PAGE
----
‘Steep non-Malay decline in civil service unhealthy’
8:18AM Apr 30, 2015
By Terence Netto
The government should correct acute racial disparities in intake into the civil service because the lopsidedness hampers the performance of the civil service, especially during certain phases of the year.
“We are an industrialising society,” commented M Kulasegaran, the DAP national vice-chair and MP for Ipoh Barat, “and as such we have to a civil service that functions at optimum throughout the year.”
The federal legislator said with nearly 80 percent of the civil service composed of Malays, there was the challenge during two months each year when the “rigours of fulfillment of a religious obligation issues in reduced productivity and that is followed by a prolonged period of celebration that also impacts output negatively”.
Kulasegaran (left) observed that these realities are the “unalterable aspects of national life” but they can be prevented from impacting efficacy if a better racial balance to the intake is achieved.
“With nearly eighty percent of the civil service composed of Malays, it is difficult for the service to be in a year-round condition of optimum performance,” remarked Kulasegaran.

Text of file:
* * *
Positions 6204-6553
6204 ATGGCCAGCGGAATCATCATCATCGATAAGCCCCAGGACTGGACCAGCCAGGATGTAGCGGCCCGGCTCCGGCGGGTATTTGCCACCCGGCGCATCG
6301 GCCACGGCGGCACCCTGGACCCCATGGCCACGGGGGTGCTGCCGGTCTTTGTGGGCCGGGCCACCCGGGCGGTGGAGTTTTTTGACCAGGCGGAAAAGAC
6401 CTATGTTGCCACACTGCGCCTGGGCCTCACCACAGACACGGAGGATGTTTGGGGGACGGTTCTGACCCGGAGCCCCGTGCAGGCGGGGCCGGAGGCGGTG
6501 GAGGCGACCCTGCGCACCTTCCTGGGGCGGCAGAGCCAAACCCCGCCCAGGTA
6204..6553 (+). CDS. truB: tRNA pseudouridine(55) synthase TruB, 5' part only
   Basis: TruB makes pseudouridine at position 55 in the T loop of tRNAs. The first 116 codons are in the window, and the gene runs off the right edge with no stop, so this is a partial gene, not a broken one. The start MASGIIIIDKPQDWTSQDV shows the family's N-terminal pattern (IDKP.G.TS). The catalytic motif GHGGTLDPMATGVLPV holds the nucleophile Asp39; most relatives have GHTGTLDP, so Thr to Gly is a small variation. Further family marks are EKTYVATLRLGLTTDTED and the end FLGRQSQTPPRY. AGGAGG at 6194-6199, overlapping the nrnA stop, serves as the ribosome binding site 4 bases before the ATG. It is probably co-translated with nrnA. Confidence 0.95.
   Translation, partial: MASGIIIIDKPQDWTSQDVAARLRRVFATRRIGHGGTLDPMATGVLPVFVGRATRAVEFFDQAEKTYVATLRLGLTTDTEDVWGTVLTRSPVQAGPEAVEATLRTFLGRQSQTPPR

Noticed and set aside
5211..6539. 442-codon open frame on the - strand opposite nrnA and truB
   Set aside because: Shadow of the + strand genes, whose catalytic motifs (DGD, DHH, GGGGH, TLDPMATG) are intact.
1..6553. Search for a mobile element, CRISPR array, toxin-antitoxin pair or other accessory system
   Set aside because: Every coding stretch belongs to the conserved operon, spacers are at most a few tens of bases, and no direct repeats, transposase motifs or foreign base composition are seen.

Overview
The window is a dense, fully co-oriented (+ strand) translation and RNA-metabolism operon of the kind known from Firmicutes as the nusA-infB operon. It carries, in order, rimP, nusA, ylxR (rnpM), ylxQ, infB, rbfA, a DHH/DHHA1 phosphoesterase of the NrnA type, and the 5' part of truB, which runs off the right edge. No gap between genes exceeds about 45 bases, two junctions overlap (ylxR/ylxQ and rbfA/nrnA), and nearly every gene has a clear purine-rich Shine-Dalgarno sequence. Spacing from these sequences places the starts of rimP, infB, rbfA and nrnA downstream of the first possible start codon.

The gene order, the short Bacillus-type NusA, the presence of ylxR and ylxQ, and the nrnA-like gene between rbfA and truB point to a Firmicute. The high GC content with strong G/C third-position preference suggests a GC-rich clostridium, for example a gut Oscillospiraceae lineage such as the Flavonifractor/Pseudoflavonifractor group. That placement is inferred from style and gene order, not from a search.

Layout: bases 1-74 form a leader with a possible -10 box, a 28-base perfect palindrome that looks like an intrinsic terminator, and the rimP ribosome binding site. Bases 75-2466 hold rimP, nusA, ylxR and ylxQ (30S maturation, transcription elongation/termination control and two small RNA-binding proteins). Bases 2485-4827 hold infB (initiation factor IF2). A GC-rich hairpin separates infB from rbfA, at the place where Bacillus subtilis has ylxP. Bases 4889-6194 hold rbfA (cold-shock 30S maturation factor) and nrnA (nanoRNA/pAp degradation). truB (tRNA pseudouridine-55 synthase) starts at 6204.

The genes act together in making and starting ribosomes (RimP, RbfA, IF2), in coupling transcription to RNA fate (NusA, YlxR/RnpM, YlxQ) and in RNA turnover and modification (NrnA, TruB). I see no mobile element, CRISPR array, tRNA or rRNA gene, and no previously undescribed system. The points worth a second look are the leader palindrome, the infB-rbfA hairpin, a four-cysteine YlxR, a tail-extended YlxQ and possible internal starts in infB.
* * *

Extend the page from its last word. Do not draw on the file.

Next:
He said sharp declines in the Chinese and Indian compositions of the civil service have created an imbalance whose impact during periods of obligatory religious fulfillment and follow-through festivity was preventable simply from shoring up the non-Malay intake.
“A modern industrial economy requires a civil service that displays year-round responsiveness to keep the pump priming,” argued the DAP leader, who has been prominent in advocacy of victims of child custody battles between estranged parents, one of whom has unilaterally converted an offspring to Islam.
Kulasegaran said the government’s claim that non-Malays were uninterested in enlisting in the civil service was belied by the facts adduced in Parliament from a question he had asked on the intake at the last sitting in March.
He said there was evidence to show that non-Malays, especially Indians, were interested to enlist but there appeared be no corresponding interest on the part of the government to engage them.